A Peek Inside the Audition Process - Jasper Mott '20

This Fall, Community School Players will bring The 25th Annual Putnam County Spelling Bee to our school’s podium. The production, written and composed by Rachel Sheinkin and William Finn, has struck various stages around the world since 2005. The very interactive musical comedy takes place at a much anticipated Spelling Bee, in which six quirky and pubescent teens compete for the winning title. Following characters such as Olive Ostrovsky, Chip Tolentino, and Logainne Schwartz, the catchy tunes outline the witless drama and competitiveness of the entire Spelling Bee itself.

Priya Merchant, current freshman, explains, “What I love most about the show is that people don’t really know what to expect considering it’s about a Spelling Bee. Still, the characters are very funny, and the storyline is engaging.”

A couple of weeks ago, around 30 students from our Upper School community displayed their talents in order see where they fit into the upcoming show. Everybody who tried out has already been successfully cast in the spectacle, and it is bound to be very amusing for audiences. Although, other Community School students and faculty often ask: What is it like to audition for one of these shows in the first place?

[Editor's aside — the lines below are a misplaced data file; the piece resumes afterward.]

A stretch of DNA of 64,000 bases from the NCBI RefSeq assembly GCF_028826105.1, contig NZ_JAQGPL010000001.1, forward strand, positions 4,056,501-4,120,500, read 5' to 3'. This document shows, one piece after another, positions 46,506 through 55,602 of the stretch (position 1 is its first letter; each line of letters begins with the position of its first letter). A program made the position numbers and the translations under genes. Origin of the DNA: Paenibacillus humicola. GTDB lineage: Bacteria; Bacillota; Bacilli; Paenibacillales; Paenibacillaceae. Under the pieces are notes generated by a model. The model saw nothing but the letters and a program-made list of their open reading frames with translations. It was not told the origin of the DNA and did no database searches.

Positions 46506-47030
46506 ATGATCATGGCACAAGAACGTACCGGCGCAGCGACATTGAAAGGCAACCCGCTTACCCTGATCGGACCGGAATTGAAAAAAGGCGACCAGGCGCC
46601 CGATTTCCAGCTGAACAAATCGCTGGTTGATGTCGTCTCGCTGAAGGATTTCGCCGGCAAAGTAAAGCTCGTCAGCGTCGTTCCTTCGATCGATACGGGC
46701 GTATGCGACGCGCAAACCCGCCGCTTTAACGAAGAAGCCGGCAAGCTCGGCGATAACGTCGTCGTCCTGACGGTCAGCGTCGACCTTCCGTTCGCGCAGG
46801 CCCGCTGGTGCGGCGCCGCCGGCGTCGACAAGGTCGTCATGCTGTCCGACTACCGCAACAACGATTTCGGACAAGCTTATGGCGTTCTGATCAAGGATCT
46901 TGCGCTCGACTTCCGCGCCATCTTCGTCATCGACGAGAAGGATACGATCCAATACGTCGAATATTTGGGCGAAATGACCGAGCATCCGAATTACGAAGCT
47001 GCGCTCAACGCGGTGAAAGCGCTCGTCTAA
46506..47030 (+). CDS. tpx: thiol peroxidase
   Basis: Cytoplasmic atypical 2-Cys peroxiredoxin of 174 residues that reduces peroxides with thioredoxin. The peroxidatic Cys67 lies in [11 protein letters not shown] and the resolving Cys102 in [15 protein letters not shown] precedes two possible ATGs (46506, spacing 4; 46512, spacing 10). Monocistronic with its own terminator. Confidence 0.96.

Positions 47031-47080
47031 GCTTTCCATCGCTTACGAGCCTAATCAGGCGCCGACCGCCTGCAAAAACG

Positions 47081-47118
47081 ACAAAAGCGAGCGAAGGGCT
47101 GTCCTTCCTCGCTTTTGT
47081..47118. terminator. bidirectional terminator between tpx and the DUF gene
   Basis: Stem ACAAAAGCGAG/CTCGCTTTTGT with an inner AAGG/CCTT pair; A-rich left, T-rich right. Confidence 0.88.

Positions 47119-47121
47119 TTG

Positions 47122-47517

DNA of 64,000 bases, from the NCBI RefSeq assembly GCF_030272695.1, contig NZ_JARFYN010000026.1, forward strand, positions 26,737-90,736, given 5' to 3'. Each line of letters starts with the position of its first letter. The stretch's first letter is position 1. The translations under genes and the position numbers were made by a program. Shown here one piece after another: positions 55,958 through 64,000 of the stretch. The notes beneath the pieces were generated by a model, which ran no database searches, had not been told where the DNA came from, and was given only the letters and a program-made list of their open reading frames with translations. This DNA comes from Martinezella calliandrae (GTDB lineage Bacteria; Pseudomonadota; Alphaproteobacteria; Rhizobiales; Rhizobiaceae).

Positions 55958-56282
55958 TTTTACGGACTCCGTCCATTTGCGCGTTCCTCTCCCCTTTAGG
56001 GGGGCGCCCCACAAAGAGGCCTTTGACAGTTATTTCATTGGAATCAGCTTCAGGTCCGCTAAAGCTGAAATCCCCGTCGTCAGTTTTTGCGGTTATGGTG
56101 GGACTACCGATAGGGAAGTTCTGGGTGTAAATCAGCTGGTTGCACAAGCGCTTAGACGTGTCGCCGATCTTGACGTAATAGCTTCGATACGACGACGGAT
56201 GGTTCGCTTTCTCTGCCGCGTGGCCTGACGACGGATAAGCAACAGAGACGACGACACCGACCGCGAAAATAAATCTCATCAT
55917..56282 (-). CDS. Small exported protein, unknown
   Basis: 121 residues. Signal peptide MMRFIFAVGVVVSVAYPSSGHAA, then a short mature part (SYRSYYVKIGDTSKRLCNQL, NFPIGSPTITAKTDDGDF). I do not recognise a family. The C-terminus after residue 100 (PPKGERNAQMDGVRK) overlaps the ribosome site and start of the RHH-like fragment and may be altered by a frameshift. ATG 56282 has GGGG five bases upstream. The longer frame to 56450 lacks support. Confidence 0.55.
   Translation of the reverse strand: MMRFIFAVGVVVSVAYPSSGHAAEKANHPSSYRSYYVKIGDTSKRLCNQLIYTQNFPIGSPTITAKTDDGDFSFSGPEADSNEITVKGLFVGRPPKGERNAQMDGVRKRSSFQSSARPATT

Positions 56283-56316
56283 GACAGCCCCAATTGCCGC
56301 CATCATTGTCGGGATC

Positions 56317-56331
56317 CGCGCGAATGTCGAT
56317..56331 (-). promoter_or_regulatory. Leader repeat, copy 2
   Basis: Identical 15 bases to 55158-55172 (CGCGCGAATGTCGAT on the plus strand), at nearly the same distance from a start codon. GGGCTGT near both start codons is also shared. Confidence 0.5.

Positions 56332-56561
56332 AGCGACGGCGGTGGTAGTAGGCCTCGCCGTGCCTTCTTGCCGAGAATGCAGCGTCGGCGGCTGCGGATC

More often than not, the process is as simple as singing a few bars of your favorite song or show-tune. For the sake of recognizing your vocal range, you may even be asked to match a few tunes or notes from the piano. That’s it! Kevin Wade (director) and John Mauldin (music director) make the activity very simple and trouble-free to ensure your comfortability.

Christine DuFur, seasoned veteran and current senior, says “Going into the audition was very nerve-racking. It was my one shot to showcase what I can do, therefore I didn’t want to make any mistakes. Both Kevin and John were very inviting though, which made the audition a lot more relaxed.”

Sophie Harder, another long time performer, similarly reflects “Auditions have always been tough for me, as the idea of standing in front of two people who decide your role in a show is very stressful. Although the moments leading up to the audition are the scariest, I feel instant relief when I see the smiling faces waiting for me in the theater.”

The 25th Annual Putnam County Spelling Bee will have performances on November 1st, 2nd, and 3rd only. So be sure to grab tickets! Sophie adds, “I am so excited to participate in the show, and share this hilarious story with our community. The characters are people that the audience will be able to relate to, feel for, and laugh along with.”